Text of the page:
26th March 2019
Natural ways are quite effective to manage pain at home. Anti-inflammatories and painkillers are great for short term use. Especially when it means we get more function. However, there are side effects with long term use. I want to share some tips for pain relief that are natural and without any side effects. These are my go to tools for myself as well as when I am treating clients.
Aim of pain management is to mainly reduce the inflammation and improve circulation so the body can restore and heal. The strategies below are for managing the pain triggers related to muscle and joint pain.
Heat packs relieve pain associated with muscle tension / tightness well. The correct application is important. The most effective low cost option is a hot water bottle. Always check the bottle and use it correctly. Use the heat pack for at least an hour for effective relief. Heat changes the muscle tension at a tissue level so you are also treating the pain as well as relieving it.
Ice packs are excellent for acute pain and swelling. Use an ice pack if pain is more at night (often related to tendon inflammation) or if it is burning in nature. Frozen peas, gel packs, ice blocks are all suitable ice packs. Wrap in a wet towel for better conduction of temperature. I prefer to use frozen peas and gel packs as they conform around the body part better. Use ice for at least 30 minutes at a time for as long as needed.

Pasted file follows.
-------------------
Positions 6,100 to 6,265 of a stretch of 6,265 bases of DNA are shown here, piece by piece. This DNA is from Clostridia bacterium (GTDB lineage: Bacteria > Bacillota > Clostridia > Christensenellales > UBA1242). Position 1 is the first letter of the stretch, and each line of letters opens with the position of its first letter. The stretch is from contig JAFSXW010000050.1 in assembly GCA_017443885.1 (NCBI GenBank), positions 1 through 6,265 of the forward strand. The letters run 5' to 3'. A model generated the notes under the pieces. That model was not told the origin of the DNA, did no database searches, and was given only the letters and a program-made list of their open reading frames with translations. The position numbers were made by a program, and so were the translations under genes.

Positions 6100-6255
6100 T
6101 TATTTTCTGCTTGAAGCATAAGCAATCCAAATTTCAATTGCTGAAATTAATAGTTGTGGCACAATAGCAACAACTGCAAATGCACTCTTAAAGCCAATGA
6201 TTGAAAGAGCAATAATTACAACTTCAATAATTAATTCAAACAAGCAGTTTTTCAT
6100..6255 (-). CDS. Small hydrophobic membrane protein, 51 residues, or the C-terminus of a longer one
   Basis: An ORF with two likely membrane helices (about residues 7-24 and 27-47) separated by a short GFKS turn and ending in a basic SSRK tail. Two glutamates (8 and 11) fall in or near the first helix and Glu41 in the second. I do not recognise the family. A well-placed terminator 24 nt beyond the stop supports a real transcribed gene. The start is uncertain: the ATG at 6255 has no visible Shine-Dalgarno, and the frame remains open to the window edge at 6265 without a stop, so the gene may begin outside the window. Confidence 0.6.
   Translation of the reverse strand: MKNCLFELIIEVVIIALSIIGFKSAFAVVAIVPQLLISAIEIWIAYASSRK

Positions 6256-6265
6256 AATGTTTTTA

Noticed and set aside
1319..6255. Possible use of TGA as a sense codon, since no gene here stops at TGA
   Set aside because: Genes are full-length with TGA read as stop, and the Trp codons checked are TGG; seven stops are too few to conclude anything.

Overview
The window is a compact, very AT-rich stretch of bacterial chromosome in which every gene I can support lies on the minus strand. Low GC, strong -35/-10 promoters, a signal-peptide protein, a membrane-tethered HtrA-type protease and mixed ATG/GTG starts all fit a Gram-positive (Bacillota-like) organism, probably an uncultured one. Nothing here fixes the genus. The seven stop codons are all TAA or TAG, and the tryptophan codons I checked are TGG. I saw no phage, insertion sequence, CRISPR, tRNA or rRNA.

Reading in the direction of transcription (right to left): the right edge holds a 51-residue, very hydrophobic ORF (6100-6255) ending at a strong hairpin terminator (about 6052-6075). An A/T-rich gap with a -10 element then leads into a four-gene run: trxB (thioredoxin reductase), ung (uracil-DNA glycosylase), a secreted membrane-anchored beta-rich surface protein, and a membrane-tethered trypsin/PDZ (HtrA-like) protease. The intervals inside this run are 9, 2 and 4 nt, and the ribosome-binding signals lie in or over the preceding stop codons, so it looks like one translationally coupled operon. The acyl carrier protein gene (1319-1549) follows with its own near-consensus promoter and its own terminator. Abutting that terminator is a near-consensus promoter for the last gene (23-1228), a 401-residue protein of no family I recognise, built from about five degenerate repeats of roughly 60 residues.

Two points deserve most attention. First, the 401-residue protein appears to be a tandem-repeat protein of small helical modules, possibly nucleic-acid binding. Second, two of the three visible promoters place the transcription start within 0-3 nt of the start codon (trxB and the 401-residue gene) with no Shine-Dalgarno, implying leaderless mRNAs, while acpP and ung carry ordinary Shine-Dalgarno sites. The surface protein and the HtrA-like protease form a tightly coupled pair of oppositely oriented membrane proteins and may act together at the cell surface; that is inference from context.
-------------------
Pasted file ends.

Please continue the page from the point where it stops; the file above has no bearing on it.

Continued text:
Using Magnesium oil is another natural way of managing pain. Magnesium is an important nutrient in the body. Each cell uses for function and repair. Apply Magnesium topically to relieve muscle tightness and stiffness. You can also apply it at night to assist the body in recovery during sleep. Ensure you apply topically over the area of the pain. You can also make your own by mixing equal parts of Epsom salts or magnesium flakes with equal part of boiled water. Allow it to cool and apply as needed.
Essential oils are very vesatile. They are a good natural way of managing pain as they have anti inflammatory properties as well as pain relieving. Some essential oils are more specific for pain. These are Kunzea oil, Copaiba, Blue Cypress and the all rounder Lavender. These can be applied topically 1 drop to 1 tsp of a carrier oil such as olive oil (which is also anti-inflammatory), coconut, almond, jojoba oil etc. Essential oils have the added benefit of relaxing the mind which alters the perceived pain. They also activate the parasympathetic nervous system for healing and recovery. It is important high quality essential oils are used. I would highly recommend Heritage Oils as a local Australian company who ensures a high quality product which has been tried and tested personally by me and many of patients.
Stretching is a great natural way of managing pain and creating balance in the body. Muscles have pain receptors. If the muscle is tight, then this triggers the pain receptors causing pain in the area. Sometimes tight muscles can also refer pain to other areas. Always stretch to address any muscle imbalances. Stretching aids such as a roller or spikey ball can also be used. Ensure you hold the stretch for at least a minute for it to be effective. Stretching should be done more regular approximately four times a day when you feel muscle tightness for maximum effect.